Hopefully that answers your question, but because you've got me talking about one of my favorite subjects, I'll keep blabbing, for whatever it is worth to you and/or others here. smile

Before talking about things like elevenths and thirteenths, let's just consider sevenths. Specifically, let's consider that you can think of a seventh chord as being made of some root with some triad located at the third. Here's the usual list:

Maj7 = Root + minor triad located a major third above, as in Emin/C
Dom7 = Root + diminished triad located a major third above, as in Edim/C
Min7 = Root + major triad located a minor third above, as in Eb/C
Half-dim7 = Root + minor triad located a minor third above, as in Ebmin/C
Fully dim7 = Root + dim triad located a minor third above, as in Ebdim/C

(If we really wanted to be thorough we could include every possible version, like maj7#5, min-maj7, etc.)

Now- the question of whether any of these is more or less diatonic is less a matter of the chord itself, and more a matter of where that chord fits into the key. So, for example- is a C7 (a.k.a. Edim/C), more "inside" or "outside"? Well, in the key of F major it is simply V7, which is completely inside. (So although this chord is generically thought of has having "one flatted note" in it, it still has no accidentals with respect to the key). However, if you're in Bb major, it's V7/V, which is less-diatonic. (One accidental). You could argue that in other keys, it might seem even more "outside," such as in the key of Ab minor, where this chord would most likely function as a tritone sub for III.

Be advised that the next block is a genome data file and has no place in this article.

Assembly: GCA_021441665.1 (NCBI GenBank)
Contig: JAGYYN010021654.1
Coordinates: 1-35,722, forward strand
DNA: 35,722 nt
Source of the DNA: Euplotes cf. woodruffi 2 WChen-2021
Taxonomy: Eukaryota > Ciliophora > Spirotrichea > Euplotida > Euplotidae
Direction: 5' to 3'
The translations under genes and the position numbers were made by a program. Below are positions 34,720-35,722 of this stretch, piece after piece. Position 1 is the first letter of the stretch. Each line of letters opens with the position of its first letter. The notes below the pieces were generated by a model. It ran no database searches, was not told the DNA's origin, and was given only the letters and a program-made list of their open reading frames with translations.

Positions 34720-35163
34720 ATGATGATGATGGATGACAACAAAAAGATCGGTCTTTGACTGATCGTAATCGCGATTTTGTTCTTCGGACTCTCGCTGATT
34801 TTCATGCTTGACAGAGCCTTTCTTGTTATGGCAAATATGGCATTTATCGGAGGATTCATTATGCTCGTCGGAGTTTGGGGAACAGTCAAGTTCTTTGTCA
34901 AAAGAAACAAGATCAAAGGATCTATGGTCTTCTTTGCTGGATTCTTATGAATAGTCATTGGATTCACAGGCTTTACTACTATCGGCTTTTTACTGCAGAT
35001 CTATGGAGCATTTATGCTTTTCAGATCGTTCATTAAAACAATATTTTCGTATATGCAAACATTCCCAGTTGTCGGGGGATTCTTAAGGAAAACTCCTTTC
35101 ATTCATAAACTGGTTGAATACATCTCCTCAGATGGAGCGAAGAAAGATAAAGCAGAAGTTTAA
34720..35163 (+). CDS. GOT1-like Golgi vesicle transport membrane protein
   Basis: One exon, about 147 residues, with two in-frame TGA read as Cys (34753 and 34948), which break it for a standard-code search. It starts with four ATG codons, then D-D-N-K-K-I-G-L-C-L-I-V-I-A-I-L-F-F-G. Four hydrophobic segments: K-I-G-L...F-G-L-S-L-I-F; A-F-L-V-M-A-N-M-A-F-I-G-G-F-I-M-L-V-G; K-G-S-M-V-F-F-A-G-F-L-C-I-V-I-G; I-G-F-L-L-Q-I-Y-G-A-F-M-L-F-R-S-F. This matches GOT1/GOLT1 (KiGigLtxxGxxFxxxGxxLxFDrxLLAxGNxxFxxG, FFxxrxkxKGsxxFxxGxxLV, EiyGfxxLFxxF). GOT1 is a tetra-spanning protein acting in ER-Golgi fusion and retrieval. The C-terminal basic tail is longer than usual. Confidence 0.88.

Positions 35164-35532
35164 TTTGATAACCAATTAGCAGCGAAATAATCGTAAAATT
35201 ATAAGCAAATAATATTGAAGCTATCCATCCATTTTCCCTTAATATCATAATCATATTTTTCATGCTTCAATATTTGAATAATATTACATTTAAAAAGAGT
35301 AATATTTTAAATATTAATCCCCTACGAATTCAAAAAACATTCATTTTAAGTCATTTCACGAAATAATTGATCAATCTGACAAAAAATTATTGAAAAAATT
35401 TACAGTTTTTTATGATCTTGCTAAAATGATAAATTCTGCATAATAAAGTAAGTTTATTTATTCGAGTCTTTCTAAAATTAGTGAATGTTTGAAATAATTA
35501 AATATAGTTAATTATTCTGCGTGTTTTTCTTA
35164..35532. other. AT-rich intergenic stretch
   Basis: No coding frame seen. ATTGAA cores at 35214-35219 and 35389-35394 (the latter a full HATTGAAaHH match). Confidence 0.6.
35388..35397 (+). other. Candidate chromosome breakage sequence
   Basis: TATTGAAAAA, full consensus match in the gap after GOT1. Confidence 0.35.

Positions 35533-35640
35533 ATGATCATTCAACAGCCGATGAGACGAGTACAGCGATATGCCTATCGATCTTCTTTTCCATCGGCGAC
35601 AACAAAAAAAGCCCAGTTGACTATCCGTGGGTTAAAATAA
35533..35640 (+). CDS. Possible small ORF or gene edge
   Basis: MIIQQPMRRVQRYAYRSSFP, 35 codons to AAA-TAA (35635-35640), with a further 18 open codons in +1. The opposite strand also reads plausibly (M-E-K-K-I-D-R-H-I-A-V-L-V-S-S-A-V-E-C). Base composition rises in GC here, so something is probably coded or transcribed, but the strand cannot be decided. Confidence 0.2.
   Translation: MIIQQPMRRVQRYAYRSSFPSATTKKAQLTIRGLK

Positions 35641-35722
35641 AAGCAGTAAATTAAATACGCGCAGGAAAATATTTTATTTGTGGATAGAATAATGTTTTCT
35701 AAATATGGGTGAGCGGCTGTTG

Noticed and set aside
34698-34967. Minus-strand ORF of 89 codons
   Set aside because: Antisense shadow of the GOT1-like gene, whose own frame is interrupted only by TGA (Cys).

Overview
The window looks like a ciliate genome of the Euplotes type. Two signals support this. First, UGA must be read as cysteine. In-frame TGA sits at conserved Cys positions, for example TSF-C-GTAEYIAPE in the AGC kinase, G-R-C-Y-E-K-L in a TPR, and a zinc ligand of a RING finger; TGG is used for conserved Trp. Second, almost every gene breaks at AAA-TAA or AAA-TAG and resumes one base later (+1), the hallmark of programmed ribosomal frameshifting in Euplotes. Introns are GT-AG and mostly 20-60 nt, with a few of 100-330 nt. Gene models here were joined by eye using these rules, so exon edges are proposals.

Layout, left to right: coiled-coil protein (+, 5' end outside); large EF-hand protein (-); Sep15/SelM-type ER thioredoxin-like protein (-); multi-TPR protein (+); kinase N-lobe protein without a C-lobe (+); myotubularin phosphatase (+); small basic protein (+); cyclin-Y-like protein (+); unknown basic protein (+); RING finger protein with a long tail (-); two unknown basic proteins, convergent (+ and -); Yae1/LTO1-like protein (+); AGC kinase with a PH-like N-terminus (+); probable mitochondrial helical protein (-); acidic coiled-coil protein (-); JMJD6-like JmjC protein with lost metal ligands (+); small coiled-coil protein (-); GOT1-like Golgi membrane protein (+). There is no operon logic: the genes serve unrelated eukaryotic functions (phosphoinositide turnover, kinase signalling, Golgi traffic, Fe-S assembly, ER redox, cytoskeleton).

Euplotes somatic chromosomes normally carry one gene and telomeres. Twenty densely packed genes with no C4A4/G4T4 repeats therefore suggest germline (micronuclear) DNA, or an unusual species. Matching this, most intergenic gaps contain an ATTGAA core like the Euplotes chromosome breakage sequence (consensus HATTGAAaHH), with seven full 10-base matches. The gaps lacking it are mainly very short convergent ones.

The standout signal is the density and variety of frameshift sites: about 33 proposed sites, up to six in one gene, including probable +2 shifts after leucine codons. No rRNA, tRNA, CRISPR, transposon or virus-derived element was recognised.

Likewise, whether or not we're talking about 7th chords, 9th chords, 11th- or 13th chords, it is again more a matter of considering whether those chord tones are diatonic to the key.

Forgive me if you already know all of this, but in the podcast I mentioned that there is a full "system" that jazz players use, of organizing complex chords in such a way that they can think of forming certain triads on top of certain roots or left-hand shapes. Many of these involve a triad located a third away from the root one way or another. However, because of what I said above, the real question of whether a third-related voicing in particular is more "inside" or "outside" comes down to that chord's place in the context of the key or key center.

As an example: a dom13(b9) chord can be thought of as the seventh chord on bottom, with a major triad located a minor third below the root. So there's a voicing like what we've been talking about. A G13(b9), then, would be E/G7. Now, is this "inside" or "outside"? My point is that it depends on the key, and on accidentals. In C major, this chord is "somewhat outside," because it has one accidental. In Bb major, though, the same G13(b9) chord now has three accidentals, and so it will likely sound more "outside."